This Office has previously commented on the importance of last chance continuing employment agreements, particularly in the context of employees who suffer from addictions. In CROA 2743 the following comments appear:


This Office can see no responsible basis upon which to reverse that decision. The ability of employers and unions to make individual employees, whatever their personal problems, subject to strict conditions as a requirement of their continued employment is an instrument of great importance whose credibility should be sustained by employers, unions and arbitrators alike. In CROA 2632 the rationale for the reluctance of arbitrators to interfere with the consequences of the violation of such conditions was expressed in the following terms:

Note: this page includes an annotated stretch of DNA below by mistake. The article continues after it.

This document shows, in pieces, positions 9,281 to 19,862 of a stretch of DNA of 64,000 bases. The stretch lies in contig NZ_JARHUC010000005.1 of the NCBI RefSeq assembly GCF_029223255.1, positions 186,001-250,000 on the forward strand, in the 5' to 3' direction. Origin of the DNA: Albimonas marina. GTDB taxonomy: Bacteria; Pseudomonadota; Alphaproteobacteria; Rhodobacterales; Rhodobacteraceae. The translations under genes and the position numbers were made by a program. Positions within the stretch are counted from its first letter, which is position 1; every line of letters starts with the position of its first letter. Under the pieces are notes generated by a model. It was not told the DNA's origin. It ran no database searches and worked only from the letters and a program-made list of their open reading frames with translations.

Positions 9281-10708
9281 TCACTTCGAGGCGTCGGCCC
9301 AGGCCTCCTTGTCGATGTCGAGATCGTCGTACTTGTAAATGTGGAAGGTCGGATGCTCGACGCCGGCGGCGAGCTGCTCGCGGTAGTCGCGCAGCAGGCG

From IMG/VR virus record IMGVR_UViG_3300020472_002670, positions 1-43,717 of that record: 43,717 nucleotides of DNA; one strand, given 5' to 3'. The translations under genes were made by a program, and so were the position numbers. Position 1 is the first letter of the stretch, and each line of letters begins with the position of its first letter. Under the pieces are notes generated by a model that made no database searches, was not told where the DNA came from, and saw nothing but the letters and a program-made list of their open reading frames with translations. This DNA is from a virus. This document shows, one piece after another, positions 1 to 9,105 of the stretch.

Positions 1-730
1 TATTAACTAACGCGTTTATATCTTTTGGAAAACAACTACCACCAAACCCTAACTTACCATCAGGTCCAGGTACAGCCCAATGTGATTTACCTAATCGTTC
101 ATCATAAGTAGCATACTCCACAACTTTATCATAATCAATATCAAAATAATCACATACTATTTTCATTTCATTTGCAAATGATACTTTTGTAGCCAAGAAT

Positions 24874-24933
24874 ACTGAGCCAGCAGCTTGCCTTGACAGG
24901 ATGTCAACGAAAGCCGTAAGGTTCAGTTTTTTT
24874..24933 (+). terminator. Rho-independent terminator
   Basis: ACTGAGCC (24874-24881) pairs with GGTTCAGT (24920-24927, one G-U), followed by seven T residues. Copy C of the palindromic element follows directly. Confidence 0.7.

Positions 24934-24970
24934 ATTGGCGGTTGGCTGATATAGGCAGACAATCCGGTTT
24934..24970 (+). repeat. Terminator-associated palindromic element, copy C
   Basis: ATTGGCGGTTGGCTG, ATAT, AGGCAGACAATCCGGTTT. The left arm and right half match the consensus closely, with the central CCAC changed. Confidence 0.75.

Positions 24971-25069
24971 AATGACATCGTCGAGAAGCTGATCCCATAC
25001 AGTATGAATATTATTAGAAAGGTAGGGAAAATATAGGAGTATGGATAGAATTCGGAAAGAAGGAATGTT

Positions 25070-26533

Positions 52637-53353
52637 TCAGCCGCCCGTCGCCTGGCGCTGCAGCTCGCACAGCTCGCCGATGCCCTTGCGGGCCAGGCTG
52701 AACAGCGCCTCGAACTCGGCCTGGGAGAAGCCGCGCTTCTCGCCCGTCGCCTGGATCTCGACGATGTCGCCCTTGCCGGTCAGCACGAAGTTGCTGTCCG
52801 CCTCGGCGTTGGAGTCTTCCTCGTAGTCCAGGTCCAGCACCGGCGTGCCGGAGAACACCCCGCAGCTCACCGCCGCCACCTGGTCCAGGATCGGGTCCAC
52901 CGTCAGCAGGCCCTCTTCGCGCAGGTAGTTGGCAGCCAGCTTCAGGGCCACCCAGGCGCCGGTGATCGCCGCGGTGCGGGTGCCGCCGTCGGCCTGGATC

… To [interfere] would be tantamount to disregarding or amending the conditions agreed to between the parties, … As a matter of general policy, such settlements should be encouraged. As reflected in Canadian arbitral jurisprudence, arbitrators do not interfere with the terms of such settlements, as to do so would tend to discourage parties from resorting to them and, ultimately, undermine their utility as an important instrument for resolving disputes. …


See also CROA 2595 and 2704.


On the evidence, the Arbitrator is satisfied, on the balance of probabilities, that Mr. [O] did consume a prohibited drug, contrary to the terms of his agreement. The pre-agreed consequence for that infraction is discharge.


            Additionally, this Office has recognized that the parties do, on occasion, fashion last chance agreements precisely as a means of accommodation for a disabled employee. In CROA 3198 the following analysis appears: